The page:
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PROSTITUTION

If there is one area in the criminal law that arouses the most anxiety concerning public morals, it is sexual conduct (Scoular and Sanders, 2010). The range of sexual conduct covered by the law is so extensive that the law makes potential criminals of most teenagers and adults—especially with the increased availability and variety of cybersex (Neumann, 2010).

A traditional justification for such legal complete control of sexual behavior is to protect the institution of the family. A number of state laws control acts that, according to many people, would otherwise endanger the chastity of women before marriage, such as the variety of laws on incest, adultery, and prostitution (Quinney, 1975). In addition, a complex set of federal and state laws controls the advertising, sale, distribution, and availability of contraceptives; the performance of abortion; voluntary sterilization; and artificial insemination. Because of the complexity and extensiveness of legal controls on sexual conduct and related matters, this section will be limited to a discussion of the legal control of female prostitution. In the United States, estimates of women who make some or all of their living as prostitutes range from half a million (Clinard and Meier, 2016) to a million (Aday, 1990).

It is now recognized that laws throughout the world against prostitution discriminate against women (Matthews, 2008; Munro and della Giusta, 2008). Many women’s groups in America and abroad maintain that a woman should have the right to engage in sexual relations for pay if she so desires (Weitzer, 2011). However, law enforcement authorities do not share that position, and there is still a tendency to regard only the women as offenders and not the men who are almost always their clients.

State laws vary on prostitution (Meier and Geis, 2006). In many states, solicitation is considered a misdemeanor punished by a fine or a jail sentence of up to 1 year. Frequent arrests, however, may result in a charge of felony. There are three broad categories of arrests for prostitutes: (1) for accosting and soliciting; (2) on a charge of “common prostitution,” which can be subsumed under disorderly conduct or vagrancy; and (3) detention under health regulations (La Fave, 1965:457-463). Law enforcement of prostitution is sporadic, and much of the control is limited to half-hearted efforts at containing prostitution.

There is a fair amount of discretion involved in the control of prostitutes. At times, there is practically no enforcement; at other times, police conduct special campaigns directed at streetwalkers in certain neighborhoods. In general, most of the police control of prostitutes is aimed at the individual practitioners and streetwalkers (Canter et al., 2009). High-class call girls are relatively immune to legal control. So are those who use the Internet to make appointments and to screen clients.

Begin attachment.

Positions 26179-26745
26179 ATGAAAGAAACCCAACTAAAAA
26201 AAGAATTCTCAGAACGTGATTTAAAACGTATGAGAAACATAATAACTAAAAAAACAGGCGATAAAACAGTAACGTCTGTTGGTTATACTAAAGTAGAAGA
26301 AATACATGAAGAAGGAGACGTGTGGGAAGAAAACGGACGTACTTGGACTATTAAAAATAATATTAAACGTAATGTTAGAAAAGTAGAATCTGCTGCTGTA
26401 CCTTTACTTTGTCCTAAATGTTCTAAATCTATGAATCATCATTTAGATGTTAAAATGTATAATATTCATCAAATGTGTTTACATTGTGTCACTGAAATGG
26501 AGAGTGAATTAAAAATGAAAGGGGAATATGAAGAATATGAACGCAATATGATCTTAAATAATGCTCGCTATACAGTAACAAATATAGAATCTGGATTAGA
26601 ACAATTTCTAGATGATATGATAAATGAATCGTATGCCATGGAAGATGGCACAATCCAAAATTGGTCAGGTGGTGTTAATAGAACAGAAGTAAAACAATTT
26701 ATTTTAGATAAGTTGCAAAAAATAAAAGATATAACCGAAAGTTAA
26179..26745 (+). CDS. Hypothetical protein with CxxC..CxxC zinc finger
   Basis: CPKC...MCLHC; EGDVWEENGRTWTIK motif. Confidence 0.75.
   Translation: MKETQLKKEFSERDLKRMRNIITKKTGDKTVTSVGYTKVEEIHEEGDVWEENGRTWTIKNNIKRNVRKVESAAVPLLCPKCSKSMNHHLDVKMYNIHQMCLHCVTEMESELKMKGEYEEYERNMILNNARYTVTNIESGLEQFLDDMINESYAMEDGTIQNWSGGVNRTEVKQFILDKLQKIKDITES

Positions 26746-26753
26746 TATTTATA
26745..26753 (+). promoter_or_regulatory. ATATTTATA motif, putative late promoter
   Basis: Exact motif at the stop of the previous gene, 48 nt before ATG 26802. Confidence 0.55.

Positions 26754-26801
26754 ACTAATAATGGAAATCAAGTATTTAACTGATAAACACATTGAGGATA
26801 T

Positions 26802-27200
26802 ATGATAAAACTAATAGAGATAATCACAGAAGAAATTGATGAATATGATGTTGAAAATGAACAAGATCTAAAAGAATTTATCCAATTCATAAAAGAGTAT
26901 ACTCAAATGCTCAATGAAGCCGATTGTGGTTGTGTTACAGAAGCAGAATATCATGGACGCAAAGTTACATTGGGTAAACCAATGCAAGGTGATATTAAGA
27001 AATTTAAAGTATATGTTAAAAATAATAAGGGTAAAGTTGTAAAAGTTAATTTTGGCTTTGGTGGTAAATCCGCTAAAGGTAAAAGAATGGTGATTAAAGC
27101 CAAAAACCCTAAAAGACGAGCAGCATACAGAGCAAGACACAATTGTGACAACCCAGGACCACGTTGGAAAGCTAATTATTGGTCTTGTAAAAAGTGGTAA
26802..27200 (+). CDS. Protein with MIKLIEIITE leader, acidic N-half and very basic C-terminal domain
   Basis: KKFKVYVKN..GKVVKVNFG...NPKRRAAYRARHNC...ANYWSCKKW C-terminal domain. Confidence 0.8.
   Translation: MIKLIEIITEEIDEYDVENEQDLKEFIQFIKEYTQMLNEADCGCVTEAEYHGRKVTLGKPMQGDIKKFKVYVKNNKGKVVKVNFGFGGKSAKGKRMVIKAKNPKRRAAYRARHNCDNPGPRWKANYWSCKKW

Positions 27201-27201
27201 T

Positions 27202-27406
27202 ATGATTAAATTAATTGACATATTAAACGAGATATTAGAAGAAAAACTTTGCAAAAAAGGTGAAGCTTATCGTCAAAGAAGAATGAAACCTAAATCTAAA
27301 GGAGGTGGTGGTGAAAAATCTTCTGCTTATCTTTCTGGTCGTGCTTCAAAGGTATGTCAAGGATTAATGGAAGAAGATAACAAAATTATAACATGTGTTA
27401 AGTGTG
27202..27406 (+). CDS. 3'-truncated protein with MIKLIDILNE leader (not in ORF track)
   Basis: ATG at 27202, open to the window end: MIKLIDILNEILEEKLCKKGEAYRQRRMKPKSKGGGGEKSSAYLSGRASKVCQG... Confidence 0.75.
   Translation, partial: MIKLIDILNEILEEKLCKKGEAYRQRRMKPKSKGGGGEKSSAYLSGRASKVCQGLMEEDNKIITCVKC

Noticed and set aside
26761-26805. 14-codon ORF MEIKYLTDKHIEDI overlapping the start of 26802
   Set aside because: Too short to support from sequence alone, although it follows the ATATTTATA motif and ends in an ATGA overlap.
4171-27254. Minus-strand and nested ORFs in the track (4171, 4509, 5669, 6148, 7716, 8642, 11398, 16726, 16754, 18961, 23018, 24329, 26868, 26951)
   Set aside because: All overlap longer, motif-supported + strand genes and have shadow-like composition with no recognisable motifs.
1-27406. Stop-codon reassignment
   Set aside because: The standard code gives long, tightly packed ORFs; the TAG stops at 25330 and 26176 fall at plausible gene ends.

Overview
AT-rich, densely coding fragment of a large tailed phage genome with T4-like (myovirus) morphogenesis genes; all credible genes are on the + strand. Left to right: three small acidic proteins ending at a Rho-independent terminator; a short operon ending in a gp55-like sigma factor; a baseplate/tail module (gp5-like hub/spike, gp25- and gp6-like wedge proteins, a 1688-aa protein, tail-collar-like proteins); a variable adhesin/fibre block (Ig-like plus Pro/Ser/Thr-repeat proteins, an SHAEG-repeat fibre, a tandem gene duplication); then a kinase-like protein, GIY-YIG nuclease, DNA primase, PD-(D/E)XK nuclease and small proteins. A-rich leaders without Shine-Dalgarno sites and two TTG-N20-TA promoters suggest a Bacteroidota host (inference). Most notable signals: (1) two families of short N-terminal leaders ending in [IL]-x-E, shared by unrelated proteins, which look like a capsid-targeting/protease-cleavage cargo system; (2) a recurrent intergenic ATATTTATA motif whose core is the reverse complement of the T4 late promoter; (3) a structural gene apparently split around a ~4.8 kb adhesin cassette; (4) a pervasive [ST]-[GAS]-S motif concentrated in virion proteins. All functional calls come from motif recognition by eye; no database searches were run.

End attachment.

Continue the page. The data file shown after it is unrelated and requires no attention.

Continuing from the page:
Laws against prostitution are attempts to control private moral behavior through punitive social control measures. However, Great Britain’s important Wolfenden Report (1963) from several decades ago noted that prostitution has prevailed for many centuries and cannot be really controlled by criminal law. As long as there is both a demand for the services of prostitutes and women who choose this form of livelihood, said this report (Wolfenden Report, 1963:132), “no amount of legislation directed towards its abolition will abolish it.”

One day, perhaps, community leaders and law enforcement officials will agree with this statement and will recognize that legal efforts to control prostitution are futile in a free society (Wright, 2009). Some nations have already reached this recognition. For example, prostitution is legal (with some restrictions) in Canada. Similarly, in many European countries, prostitutes ply their trade legally, pay taxes, receive health and retirement benefits, and take regularly scheduled vacations (Weitzer, 2011). The decriminalization of prostitution in the United States would allow police agencies, who already mostly disregard much prostitution, to deal with more important matters, and it would probably help lower the number of sex crimes. Opponents of decriminalization argue for continued or increased legal control of prostitution for several reasons: (1) they believe prostitution is inherently immoral; (2) they believe prostitution leads to other crimes, such as drug addiction, blackmail, and assault; and (3) they believe prostitution objectifies and victimizes the women who engage in prostitution.

 
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